It is not easy to calculate the autonomy of use of a dehumidifier because the speed of the filling of the tank will depend on the efficiency of the dehumidifier (extraction capacity, air flow) and the humidity rate which will decrease over time.
The extraction rate is the number of liters of water that the dehumidifier can remove during a given period (generally over a day or 1 hour). The extraction capacity is therefore expressed in liters per day or liters per hour. Remember that this is generally measured in an atmosphere with a temperature of 30°C and relative humidity of 80% (for condensing dehumidifiers).
Note: the extraction capacity of adsorption dehumidifiers is much lower than that of condensation dehumidifiers but will remain the same regardless of the operating temperature (from 1 ° C).
The extraction rate depends above all on the temperature of use, the rate of humidity observed, the speed of dehumidification desired and the volume of air to be treated. It should be chosen according to the surface of the room in which the dehumidifier will be installed.
There are on the market small air dehumidifiers that can extract 0.5 liters of water per day (for cupboards or motorhomes). There are devices with an extraction capacity of 100 liters of water (or even plus) per 24 hours. These are recommended for warehouses, storage rooms, gyms, or swimming pools. Air dehumidifiers with an extraction cóapacity of between 5 to 30 liters per day are the most suitable for domestic use and will do the job faster, saving energy.
The energy consumption of a dehumidifier will determine how long you can keep it on to save money. Some portable dehumidifiers with up to 300 square feet capacity may not take a heavy toll on your electricity bill but models with up to 4,500 square feet capacity will definitely do. Hence, their runtime must be managed with functions such as the timer, auto shut-off, and hygrometer.
One of the ways to minimize dehumidifier runtime is by monitoring the unit, possibly with a hygrometer, which is built into many units. After the dehumidifier reaches the desired level, it shuts off.
Whether manual or electric, the hygrostat allows you to choose the humidity rate you want to obtain and maintain in the room to be dehumidified. This function is therefore essential for residential premises in which it is necessary to maintain a constant or stable humidity level. It is important for economic reasons that the device does not operate permanently.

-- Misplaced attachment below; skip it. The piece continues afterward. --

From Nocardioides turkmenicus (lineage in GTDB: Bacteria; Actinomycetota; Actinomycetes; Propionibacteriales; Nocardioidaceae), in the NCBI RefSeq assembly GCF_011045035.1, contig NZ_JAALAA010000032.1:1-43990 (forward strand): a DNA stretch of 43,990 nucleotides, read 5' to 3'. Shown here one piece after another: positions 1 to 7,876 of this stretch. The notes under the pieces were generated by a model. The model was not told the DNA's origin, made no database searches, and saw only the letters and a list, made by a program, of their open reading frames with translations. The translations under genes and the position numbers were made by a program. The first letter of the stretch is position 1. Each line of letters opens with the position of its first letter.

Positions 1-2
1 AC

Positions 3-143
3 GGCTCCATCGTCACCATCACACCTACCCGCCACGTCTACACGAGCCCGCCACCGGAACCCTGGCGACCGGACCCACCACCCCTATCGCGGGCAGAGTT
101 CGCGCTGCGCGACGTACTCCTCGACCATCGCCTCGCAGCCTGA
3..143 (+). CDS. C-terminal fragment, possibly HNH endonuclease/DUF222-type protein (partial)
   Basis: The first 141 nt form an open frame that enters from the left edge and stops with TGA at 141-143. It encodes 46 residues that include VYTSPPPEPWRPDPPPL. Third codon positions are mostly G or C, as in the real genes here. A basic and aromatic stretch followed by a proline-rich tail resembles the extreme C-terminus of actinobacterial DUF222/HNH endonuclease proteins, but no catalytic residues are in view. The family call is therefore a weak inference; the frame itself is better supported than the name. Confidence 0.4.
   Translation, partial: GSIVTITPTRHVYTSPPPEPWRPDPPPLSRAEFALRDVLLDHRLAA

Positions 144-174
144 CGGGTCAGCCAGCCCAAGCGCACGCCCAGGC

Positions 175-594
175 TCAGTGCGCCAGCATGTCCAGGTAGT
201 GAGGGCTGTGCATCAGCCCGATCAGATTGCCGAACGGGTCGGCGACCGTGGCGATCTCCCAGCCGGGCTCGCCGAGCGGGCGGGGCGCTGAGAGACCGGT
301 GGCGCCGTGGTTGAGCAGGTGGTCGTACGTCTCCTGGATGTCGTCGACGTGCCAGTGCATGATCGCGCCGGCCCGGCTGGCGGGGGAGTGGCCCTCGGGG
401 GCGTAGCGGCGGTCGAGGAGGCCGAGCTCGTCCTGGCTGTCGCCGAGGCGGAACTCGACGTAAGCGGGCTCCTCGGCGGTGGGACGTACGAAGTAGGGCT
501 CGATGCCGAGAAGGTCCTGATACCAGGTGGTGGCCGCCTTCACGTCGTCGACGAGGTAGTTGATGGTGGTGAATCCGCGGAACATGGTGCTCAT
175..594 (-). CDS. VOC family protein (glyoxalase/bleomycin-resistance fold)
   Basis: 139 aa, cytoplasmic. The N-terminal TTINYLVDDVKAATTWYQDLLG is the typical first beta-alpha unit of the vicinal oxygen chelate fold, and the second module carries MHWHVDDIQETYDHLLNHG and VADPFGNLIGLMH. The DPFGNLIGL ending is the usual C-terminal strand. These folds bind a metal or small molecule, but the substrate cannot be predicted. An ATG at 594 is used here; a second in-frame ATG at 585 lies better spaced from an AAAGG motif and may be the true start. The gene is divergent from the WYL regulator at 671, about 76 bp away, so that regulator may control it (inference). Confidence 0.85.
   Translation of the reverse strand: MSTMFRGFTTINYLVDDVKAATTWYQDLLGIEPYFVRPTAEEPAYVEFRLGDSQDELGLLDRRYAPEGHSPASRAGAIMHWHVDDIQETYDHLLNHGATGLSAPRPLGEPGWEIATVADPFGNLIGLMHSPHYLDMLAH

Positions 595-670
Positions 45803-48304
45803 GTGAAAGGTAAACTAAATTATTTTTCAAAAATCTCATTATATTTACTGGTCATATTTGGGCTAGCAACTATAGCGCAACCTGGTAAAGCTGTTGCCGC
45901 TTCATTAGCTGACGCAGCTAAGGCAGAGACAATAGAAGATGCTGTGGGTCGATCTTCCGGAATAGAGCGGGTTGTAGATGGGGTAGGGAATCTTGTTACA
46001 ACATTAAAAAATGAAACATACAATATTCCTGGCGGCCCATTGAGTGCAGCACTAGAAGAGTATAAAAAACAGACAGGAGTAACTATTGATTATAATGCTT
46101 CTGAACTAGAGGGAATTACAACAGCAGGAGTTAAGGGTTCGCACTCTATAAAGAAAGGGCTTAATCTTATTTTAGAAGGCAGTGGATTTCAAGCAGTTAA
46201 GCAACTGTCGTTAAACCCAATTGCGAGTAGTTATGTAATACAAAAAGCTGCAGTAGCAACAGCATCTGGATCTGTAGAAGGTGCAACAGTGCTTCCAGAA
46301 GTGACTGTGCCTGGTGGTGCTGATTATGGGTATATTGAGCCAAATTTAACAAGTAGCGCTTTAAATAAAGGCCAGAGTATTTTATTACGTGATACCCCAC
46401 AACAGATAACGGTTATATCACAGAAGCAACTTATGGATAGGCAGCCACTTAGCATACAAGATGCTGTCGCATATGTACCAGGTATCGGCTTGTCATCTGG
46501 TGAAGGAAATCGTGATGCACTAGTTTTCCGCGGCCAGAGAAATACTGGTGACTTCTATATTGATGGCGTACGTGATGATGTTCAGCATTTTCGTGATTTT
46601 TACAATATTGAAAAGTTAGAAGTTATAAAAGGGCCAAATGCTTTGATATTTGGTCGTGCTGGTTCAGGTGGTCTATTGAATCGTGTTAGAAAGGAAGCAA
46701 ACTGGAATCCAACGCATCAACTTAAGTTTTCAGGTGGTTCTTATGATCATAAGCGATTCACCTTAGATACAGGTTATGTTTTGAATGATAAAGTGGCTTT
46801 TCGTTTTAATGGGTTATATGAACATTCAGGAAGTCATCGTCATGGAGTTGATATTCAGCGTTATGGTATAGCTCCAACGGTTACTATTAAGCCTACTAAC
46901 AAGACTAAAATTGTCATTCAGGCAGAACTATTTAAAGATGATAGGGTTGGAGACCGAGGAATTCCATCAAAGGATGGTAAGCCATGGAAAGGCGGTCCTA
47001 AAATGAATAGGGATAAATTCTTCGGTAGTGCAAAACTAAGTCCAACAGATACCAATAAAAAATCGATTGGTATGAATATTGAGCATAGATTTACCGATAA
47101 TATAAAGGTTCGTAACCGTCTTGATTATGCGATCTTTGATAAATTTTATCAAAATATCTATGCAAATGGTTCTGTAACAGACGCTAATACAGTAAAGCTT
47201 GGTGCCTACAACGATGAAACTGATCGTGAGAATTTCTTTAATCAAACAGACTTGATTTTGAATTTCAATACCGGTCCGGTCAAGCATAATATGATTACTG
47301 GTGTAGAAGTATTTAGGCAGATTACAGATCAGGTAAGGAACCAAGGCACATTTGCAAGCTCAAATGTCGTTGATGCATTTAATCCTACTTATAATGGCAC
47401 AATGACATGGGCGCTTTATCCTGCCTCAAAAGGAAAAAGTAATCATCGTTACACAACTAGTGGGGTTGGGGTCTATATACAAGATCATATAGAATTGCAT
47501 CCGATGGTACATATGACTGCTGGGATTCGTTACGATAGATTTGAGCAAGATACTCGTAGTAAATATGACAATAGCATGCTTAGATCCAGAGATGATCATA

In practice, when the excess humidity has been removed (once the “set” humidity level has been reached), the air dehumidifier equipped with a hygrostat will stop dehumidifying. According to the manufacturers, either the device will stop completely or it will remain in ventilation mode, only working with very low consumption.
The electronic hygrostat has the advantage of being more practical to use. It more easily defines the set point rate of the desired humidity rate. On the other hand, the electronic hygrostat does not always allow “automatic restart” in the event of a power cut and then resumption, which is very practical in particular in a second home or when one is not permanently present.
Dehumidification can take anywhere from a few hours to a few days. Most of them run the dehumidifier regularly or continuously. At first use, it may work for up to a 24-hour cycle. However, for continuous use, you may run the unit for 12 hours a day, provided the power of the device is equivalent to the room size.
Answering the question: how long should a dehumidifier run per day is hinged on so many factors as we have seen. The duration of the dehumidification process depends on the air temperature, relative humidity, room size, and system performance. The multitude of these factors makes it very difficult to estimate the duration of dehumidification.
As we have seen, we’re not going to be using it for much time after all, unless we have a big, very humid house. Only the first few times will require intensive use, then, continuous use will be for maintaining relative humidity, therefore less power consumption.